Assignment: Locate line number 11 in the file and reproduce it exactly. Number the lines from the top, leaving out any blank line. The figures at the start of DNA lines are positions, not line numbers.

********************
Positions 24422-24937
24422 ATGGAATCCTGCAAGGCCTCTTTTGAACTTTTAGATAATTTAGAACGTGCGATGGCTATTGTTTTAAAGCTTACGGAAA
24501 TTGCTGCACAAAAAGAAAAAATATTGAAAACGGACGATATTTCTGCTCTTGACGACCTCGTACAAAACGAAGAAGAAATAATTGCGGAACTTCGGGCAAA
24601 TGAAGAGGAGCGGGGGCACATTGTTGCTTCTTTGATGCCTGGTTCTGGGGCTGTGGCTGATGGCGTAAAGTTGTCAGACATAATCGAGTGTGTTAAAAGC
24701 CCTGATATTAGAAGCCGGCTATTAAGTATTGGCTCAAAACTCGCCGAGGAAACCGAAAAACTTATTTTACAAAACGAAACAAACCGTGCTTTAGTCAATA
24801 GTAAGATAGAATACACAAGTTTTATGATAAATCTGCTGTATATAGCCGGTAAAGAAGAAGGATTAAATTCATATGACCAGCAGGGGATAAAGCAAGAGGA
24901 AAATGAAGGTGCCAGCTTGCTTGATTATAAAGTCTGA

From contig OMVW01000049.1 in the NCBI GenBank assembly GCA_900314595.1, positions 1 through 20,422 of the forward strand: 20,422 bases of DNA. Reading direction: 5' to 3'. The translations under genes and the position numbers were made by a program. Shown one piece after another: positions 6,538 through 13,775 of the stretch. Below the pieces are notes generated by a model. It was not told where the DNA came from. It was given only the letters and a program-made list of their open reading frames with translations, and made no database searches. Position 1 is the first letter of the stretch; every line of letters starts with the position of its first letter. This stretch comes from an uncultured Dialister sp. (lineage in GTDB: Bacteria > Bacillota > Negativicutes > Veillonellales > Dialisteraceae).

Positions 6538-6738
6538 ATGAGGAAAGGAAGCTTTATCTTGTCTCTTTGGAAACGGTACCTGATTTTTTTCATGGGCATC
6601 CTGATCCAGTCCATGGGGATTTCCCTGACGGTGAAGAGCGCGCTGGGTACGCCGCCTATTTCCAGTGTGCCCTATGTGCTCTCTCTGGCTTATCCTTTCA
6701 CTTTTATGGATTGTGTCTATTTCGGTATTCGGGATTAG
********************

6601 CTGATCCAGTCCATGGGGATTTCCCTGACGGTGAAGAGCGCGCTGGGTACGCCGCCTATTTCCAGTGTGCCCTATGTGCTCTCTCTGGCTTATCCTTTCA